Monitoring Microsoft RDS Servers

The Microsoft RDS Server is a server program that provides the graphical user interface (GUI) of the Windows desktop to user terminals that don't have this capability themselves. The latter include the relatively low-cost NetPC or "thin client" that some companies are purchasing as alternatives to the autonomous and more expensive PC with its own operating system and applications.

Typically, Microsoft RDS server environments involve multiple tiers of software. Domain servers in the target infrastructure handle authentication of users. Authenticated requests are passed to the Microsoft RDS servers that host a number of applications. In turn, the applications may use backend databases, printers, etc., for different functionalities. Owing to the multi-tier nature of Microsoft RDS server environments, a slow-down in one tier (e.g., the authentication server) can cause a slow-down of the entire service. When a slow-down occurs, an administrator of the server farm has to quickly determine what the source of the problem could be - i.e., Is it the network? Or the authentication server? Or the Microsoft RDS server? Or the backend database? Or the application? Accurate, fast diagnosis of problems helps reduce downtime and improve customer satisfaction.

How to Monitor All RDS Server Farms

eG Enterprise offers 100% web-based monitoring of Microsoft RDS server farms. eG Enterprise includes an extensive, pre-defined, customized Microsoft RDS model for this server (see Figure 6), which defines the key performance metrics that need to be tracked to determine the service level achieved by the server/server farm.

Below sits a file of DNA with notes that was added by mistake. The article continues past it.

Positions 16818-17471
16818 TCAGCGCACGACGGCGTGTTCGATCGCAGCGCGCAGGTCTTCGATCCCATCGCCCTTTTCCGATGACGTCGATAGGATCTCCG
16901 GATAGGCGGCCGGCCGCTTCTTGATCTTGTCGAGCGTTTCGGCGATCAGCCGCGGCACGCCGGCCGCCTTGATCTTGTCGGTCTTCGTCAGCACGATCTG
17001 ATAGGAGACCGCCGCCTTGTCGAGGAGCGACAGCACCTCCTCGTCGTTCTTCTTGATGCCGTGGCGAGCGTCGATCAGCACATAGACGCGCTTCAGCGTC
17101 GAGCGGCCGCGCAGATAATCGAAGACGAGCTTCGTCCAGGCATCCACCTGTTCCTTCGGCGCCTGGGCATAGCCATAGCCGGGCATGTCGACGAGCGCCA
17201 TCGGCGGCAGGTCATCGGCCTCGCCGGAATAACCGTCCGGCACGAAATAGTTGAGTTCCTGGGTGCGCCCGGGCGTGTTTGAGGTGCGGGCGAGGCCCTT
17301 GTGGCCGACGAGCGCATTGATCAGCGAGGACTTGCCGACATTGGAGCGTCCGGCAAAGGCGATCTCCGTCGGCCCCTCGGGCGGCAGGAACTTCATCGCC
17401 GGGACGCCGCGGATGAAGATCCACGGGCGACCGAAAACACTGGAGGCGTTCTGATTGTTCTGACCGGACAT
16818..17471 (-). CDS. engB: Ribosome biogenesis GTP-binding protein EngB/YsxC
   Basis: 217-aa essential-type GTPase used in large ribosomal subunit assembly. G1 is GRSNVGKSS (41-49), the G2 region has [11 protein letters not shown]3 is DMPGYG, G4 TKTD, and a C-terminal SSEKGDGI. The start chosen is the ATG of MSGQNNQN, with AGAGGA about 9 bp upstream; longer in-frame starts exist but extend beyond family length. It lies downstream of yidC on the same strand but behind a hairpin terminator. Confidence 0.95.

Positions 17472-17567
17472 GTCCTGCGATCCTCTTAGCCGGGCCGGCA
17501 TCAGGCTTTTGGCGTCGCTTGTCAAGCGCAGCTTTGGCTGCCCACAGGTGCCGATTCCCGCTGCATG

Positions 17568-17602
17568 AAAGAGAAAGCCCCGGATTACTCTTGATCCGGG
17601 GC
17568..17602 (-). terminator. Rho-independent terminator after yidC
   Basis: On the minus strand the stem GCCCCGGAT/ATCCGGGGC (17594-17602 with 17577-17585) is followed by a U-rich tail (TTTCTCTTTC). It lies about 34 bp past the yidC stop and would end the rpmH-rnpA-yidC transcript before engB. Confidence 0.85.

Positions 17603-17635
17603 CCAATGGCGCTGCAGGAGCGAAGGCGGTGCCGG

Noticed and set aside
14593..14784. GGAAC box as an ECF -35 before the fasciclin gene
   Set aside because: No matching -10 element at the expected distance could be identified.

Figure 6 : Layer model of a Microsoft RDS server

Using the metrics reported by each of the layers depicted by Figure 6, administrators can find answers to persistent performance-related queries discussed hereunder:

Microsoft RDS server Monitoring

  • Are the Microsoft RDS servers available to service user requests?
  • Are there sporadic disconnects from the Microsoft RDS server?
  • At what times do peak usage of the servers happen and is the server capacity adequate?
  • Is the user load being balanced across all the servers?
  • Is the data store available?

User Monitoring

  • What is the average response time that a user sees when connecting to a Microsoft RDS server?
  • How many users are logged in to each server in the Microsoft RDS server farm?
    What is the resource usage (CPU and memory) for each user?
  • What is the I/O activity generated by every user?
  • How much network bandwidth is consumed by every user?
  • Are too many page faults occurring in the processes executed on a server?
  • If so, what are those processes, and who are the users executing them?
  • Which user is using a lot of handles?

Operating System Monitoring

  • What is the average CPU and memory usage on all the servers in the farm?
  • Is any unusual memory scanning/paging activity happening on the systems?
  • Are the critical Microsoft RDS server processes up?
  • What is their resource consumption?

Hosted Application Monitoring

  • What are the applications hosted on a Microsoft RDS server?
  • Who is using each application?
  • What is the resource usage for each published application?

Infrastructure Services Monitoring

  • Are the backend databases working?
  • What is the resource usage of the databases?
  • Are users able to login to the server farm? How long is the login process taking?
  • What is the usage of the Microsoft Windows Domain Controller?

Since the 4 layers at the bottom of Figure 6 have already been discussed in the Monitoring Unix and Windows Servers document, the sections to come will discuss the top 4 layers only.